On the field, Beth Saravo is, quite literally, one of the boys. More often than not, the 24-year-old live music and lifestyle photographer from Los Angeles, California finds herself the only female in the pool of photographers shooting gigs, tours, and festivals.
Music photography remains a male-dominated field but this has never discouraged Beth, a big music fan herself. She believes in the value of working hard and developing a good work ethic, and on finding her own voice to prove she’s just as good as anybody else out there.
Beth’s determination is certainly bringing her places as she continues to land coveted passes to music events like the Outside Lands 2018 (from which the photos in this feature are taken), and the Warped Tour. Her portfolio contains amazing shots of some of today’s biggest names in music; Post Malone, Tyler, The Creator, and Travis Scott, just to name a few.
Whether she’s aware of it or not, Beth certainly helps pave the way for other female photographers to make it, by doing what she loves. It brings hope that, someday soon, female photographers would finally be able to smash the proverbial glass ceiling in this industry and be just as respected and sought-after as their male counterparts.
In this interview, we spoke with Beth about her work, the ways she’s able to stay relevant in the scene, the things female photographers could bring to the table, and much more.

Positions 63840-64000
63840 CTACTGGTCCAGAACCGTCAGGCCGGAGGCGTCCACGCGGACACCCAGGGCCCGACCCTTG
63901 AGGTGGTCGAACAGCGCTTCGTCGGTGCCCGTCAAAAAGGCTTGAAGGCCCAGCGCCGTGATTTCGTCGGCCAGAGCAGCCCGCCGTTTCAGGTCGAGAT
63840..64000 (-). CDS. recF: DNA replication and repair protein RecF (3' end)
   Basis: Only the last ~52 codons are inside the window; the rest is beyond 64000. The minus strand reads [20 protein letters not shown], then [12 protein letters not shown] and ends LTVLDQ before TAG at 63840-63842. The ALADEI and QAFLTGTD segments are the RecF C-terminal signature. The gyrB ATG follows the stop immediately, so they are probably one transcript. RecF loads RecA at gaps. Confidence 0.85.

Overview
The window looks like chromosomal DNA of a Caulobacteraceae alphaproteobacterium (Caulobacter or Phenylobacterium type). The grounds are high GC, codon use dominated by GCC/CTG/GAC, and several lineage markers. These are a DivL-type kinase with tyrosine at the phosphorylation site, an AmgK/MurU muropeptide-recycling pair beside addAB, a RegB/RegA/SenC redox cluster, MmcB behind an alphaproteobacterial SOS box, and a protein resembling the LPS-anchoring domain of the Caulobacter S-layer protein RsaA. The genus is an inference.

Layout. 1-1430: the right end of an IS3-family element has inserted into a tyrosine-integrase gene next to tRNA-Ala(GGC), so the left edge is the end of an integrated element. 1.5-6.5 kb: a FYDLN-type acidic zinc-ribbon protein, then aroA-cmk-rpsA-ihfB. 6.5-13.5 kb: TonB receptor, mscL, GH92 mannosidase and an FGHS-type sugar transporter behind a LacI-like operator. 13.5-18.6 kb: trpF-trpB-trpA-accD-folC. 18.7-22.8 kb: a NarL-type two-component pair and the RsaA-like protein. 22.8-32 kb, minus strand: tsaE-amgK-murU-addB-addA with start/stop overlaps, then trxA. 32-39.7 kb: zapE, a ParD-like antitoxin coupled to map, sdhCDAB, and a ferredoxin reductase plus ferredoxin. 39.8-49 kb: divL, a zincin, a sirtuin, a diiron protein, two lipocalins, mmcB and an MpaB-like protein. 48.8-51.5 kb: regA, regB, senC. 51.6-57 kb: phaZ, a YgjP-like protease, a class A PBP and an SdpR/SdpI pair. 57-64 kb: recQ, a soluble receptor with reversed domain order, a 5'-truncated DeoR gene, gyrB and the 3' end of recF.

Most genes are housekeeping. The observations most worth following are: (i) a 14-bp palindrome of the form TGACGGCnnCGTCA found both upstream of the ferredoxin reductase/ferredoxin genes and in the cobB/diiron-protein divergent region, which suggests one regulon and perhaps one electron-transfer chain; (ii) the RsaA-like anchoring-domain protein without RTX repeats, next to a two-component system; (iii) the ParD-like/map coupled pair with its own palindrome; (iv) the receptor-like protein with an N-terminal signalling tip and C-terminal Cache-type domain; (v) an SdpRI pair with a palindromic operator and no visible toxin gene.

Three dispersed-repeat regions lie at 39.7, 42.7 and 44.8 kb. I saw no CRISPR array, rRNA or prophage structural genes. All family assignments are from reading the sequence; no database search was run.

Phoblographer: Hi, Beth! Please tell us a bit about yourself.
Beth: Hey! I’d like to describe myself as an “artist shooting artists.” I live and work in Los Angeles and currently shoot various genres of music, from hip-hop to pop punk. I’m a social butterfly, which allows me to meet and vibe with people in and out of work environments. Oh, and I LOVE ANIMALS.
Phoblographer: What made you decide to pursue photography? What are your inspirations?
Beth: Ah. Long story short(er), back in elementary and middle school, when teachers would ask “What do you want to be when you grow up?”, I would always answer, “Director.” I became obsessed with Steven Spielberg (who directed Jaws at age 27). After I got my first camera [I] would film and edit EVERYTHING, from school projects to films with my friends.
Unintentionally, along the way, that turned into taking stills, which I enjoyed more. I pursued it heavily starting late high school. My inspirations include Howard Bingham (Muhammad Ali’s photographer) and Gunner Stahl (prominent rap photographer). I love people who capture seemingly impossible intimacy.
Phoblographer: You’ve been working with some of today’s biggest hip-hop acts including Tyler The Creator, Post Malone, and Travis Scott, to name a few. Sounds like a dream! How were you able to break through the scene?
Beth: It’s not so much a “breakthrough” as it has been a lot of consistent hard work. Each artist I shoot opens doors to other artists so it’s kind of a snowball effect! Sometimes it’s [being at the] right place [at the] right time, sometimes my name gets passed around at serendipitous moments, but overall staying current and working all of the time helps me and my work.
I recently entered a contest by Red Bull called Red Bull Press Pass, [which] was looking for music photographers. I made it to the semi-finals and ended up taking home the title. Putting myself out there in situations like these are always huge moments in my career!
Phoblographer: In all the music festivals, all the places you’ve been to, you are said to be consistently the only professional female photographer on-site. How do you do it? How do you feel about this?